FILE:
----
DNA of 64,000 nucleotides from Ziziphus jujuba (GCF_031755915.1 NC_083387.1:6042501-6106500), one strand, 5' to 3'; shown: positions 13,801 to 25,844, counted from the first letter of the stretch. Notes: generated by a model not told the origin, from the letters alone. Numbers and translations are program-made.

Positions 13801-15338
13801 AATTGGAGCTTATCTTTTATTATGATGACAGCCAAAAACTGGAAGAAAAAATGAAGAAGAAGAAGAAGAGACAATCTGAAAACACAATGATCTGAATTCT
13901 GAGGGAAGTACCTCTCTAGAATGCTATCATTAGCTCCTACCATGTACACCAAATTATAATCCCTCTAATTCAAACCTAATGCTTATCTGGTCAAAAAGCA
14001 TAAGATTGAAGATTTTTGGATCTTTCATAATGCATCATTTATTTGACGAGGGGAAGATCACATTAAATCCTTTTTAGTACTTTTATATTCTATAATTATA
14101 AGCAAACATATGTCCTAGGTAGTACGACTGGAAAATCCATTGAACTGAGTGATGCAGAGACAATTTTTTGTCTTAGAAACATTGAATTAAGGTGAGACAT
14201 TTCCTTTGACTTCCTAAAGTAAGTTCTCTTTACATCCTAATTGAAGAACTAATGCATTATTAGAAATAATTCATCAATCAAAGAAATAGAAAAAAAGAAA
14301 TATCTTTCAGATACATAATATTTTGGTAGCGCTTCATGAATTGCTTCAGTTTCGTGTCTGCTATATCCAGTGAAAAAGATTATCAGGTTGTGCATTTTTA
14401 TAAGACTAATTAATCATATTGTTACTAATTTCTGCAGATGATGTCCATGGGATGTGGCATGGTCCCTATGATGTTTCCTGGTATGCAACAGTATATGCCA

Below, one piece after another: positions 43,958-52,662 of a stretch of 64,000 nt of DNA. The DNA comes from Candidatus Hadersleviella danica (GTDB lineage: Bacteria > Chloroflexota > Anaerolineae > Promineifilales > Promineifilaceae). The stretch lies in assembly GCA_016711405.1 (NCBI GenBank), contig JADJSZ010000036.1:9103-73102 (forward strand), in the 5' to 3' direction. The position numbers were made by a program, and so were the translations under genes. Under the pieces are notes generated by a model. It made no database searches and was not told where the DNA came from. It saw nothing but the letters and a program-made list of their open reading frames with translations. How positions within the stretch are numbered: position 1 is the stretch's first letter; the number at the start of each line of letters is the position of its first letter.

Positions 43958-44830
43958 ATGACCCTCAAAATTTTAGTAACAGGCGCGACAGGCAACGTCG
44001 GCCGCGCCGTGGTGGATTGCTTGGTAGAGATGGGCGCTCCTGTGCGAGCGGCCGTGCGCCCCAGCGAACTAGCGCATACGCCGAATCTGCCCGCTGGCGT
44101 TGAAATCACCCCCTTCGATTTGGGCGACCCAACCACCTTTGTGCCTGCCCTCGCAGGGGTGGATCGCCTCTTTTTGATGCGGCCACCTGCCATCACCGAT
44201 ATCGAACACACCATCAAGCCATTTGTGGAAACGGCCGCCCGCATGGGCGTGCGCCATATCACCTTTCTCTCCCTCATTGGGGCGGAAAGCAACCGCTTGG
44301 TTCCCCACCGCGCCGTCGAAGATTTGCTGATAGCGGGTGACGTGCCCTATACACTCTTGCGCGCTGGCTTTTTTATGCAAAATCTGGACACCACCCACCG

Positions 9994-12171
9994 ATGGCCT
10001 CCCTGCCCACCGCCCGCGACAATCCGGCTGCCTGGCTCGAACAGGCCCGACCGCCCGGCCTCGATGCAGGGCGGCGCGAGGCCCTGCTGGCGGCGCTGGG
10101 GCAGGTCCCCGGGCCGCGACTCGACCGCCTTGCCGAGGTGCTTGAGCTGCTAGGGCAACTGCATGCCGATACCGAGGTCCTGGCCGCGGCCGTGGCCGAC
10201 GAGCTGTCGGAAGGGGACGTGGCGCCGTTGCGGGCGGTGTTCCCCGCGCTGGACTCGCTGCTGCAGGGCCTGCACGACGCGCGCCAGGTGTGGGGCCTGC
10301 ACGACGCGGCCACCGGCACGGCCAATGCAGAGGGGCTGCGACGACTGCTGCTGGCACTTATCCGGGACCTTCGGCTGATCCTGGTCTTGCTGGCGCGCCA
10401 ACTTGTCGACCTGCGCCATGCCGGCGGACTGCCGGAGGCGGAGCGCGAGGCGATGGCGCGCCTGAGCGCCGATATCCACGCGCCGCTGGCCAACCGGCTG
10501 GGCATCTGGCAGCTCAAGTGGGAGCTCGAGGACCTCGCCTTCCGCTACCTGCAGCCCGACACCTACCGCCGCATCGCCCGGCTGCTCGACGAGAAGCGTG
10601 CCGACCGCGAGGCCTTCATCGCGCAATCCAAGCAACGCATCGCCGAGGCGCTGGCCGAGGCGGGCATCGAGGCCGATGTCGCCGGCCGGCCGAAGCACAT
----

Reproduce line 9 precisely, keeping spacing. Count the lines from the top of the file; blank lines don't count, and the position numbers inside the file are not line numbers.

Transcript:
14401 TAAGACTAATTAATCATATTGTTACTAATTTCTGCAGATGATGTCCATGGGATGTGGCATGGTCCCTATGATGTTTCCTGGTATGCAACAGTATATGCCA